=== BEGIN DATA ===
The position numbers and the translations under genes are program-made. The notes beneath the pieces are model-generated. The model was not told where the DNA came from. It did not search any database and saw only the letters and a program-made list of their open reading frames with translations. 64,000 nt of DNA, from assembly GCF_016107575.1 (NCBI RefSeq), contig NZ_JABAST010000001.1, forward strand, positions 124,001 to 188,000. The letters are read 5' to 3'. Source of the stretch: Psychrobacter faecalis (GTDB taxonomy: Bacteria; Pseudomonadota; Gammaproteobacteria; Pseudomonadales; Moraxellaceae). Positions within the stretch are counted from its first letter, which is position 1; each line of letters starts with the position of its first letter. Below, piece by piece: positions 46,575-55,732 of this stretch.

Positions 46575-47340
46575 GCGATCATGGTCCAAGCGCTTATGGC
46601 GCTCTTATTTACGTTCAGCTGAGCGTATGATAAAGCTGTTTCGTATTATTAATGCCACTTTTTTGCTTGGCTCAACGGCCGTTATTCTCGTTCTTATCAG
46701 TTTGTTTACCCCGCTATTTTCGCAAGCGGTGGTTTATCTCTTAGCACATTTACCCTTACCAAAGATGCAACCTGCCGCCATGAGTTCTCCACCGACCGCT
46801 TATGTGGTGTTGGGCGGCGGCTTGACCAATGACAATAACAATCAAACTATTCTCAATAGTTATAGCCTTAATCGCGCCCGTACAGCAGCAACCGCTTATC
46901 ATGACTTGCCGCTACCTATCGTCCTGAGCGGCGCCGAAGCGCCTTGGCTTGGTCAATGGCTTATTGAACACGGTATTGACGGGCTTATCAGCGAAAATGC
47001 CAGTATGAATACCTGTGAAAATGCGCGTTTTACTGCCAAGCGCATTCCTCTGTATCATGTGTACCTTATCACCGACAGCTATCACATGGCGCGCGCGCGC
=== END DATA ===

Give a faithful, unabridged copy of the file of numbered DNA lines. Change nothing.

The position numbers and the translations under genes are program-made. The notes beneath the pieces are model-generated. The model was not told where the DNA came from. It did not search any database and saw only the letters and a program-made list of their open reading frames with translations. 64,000 nt of DNA, from assembly GCF_016107575.1 (NCBI RefSeq), contig NZ_JABAST010000001.1, forward strand, positions 124,001 to 188,000. The letters are read 5' to 3'. Source of the stretch: Psychrobacter faecalis (GTDB taxonomy: Bacteria; Pseudomonadota; Gammaproteobacteria; Pseudomonadales; Moraxellaceae). Positions within the stretch are counted from its first letter, which is position 1; each line of letters starts with the position of its first letter. Below, piece by piece: positions 46,575-55,732 of this stretch.

Positions 46575-47340
46575 GCGATCATGGTCCAAGCGCTTATGGC
46601 GCTCTTATTTACGTTCAGCTGAGCGTATGATAAAGCTGTTTCGTATTATTAATGCCACTTTTTTGCTTGGCTCAACGGCCGTTATTCTCGTTCTTATCAG
46701 TTTGTTTACCCCGCTATTTTCGCAAGCGGTGGTTTATCTCTTAGCACATTTACCCTTACCAAAGATGCAACCTGCCGCCATGAGTTCTCCACCGACCGCT
46801 TATGTGGTGTTGGGCGGCGGCTTGACCAATGACAATAACAATCAAACTATTCTCAATAGTTATAGCCTTAATCGCGCCCGTACAGCAGCAACCGCTTATC
46901 ATGACTTGCCGCTACCTATCGTCCTGAGCGGCGCCGAAGCGCCTTGGCTTGGTCAATGGCTTATTGAACACGGTATTGACGGGCTTATCAGCGAAAATGC
47001 CAGTATGAATACCTGTGAAAATGCGCGTTTTACTGCCAAGCGCATTCCTCTGTATCATGTGTACCTTATCACCGACAGCTATCACATGGCGCGCGCGCGC